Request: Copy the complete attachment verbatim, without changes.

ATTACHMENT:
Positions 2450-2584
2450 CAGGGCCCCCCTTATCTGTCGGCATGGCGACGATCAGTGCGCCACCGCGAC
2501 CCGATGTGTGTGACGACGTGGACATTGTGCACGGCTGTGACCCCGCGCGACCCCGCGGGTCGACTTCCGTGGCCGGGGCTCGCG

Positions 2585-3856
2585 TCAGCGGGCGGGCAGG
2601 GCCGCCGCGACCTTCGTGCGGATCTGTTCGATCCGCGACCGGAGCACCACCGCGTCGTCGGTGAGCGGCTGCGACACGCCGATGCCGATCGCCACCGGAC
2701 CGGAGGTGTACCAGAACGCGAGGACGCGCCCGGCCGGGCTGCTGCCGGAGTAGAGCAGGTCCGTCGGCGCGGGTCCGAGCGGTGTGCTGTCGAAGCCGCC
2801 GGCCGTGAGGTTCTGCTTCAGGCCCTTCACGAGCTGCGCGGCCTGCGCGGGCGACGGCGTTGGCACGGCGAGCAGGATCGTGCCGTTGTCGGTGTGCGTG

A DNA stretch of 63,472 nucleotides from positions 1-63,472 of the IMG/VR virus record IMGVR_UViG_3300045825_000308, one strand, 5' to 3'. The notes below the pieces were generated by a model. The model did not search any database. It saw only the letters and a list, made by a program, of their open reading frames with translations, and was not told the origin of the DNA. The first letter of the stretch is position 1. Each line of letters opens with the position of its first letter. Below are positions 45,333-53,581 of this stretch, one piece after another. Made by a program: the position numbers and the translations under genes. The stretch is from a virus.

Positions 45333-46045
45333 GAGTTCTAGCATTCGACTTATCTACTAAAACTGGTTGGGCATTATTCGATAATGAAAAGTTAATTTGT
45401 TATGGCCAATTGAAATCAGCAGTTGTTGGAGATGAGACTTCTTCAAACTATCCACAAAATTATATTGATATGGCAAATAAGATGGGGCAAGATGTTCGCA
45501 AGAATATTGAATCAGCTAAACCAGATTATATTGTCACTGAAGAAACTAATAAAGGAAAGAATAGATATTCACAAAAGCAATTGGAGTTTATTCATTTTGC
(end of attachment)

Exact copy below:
Positions 2450-2584
2450 CAGGGCCCCCCTTATCTGTCGGCATGGCGACGATCAGTGCGCCACCGCGAC
2501 CCGATGTGTGTGACGACGTGGACATTGTGCACGGCTGTGACCCCGCGCGACCCCGCGGGTCGACTTCCGTGGCCGGGGCTCGCG

Positions 2585-3856
2585 TCAGCGGGCGGGCAGG
2601 GCCGCCGCGACCTTCGTGCGGATCTGTTCGATCCGCGACCGGAGCACCACCGCGTCGTCGGTGAGCGGCTGCGACACGCCGATGCCGATCGCCACCGGAC
2701 CGGAGGTGTACCAGAACGCGAGGACGCGCCCGGCCGGGCTGCTGCCGGAGTAGAGCAGGTCCGTCGGCGCGGGTCCGAGCGGTGTGCTGTCGAAGCCGCC
2801 GGCCGTGAGGTTCTGCTTCAGGCCCTTCACGAGCTGCGCGGCCTGCGCGGGCGACGGCGTTGGCACGGCGAGCAGGATCGTGCCGTTGTCGGTGTGCGTG

A DNA stretch of 63,472 nucleotides from positions 1-63,472 of the IMG/VR virus record IMGVR_UViG_3300045825_000308, one strand, 5' to 3'. The notes below the pieces were generated by a model. The model did not search any database. It saw only the letters and a list, made by a program, of their open reading frames with translations, and was not told the origin of the DNA. The first letter of the stretch is position 1. Each line of letters opens with the position of its first letter. Below are positions 45,333-53,581 of this stretch, one piece after another. Made by a program: the position numbers and the translations under genes. The stretch is from a virus.

Positions 45333-46045
45333 GAGTTCTAGCATTCGACTTATCTACTAAAACTGGTTGGGCATTATTCGATAATGAAAAGTTAATTTGT
45401 TATGGCCAATTGAAATCAGCAGTTGTTGGAGATGAGACTTCTTCAAACTATCCACAAAATTATATTGATATGGCAAATAAGATGGGGCAAGATGTTCGCA
45501 AGAATATTGAATCAGCTAAACCAGATTATATTGTCACTGAAGAAACTAATAAAGGAAAGAATAGATATTCACAAAAGCAATTGGAGTTTATTCATTTTGC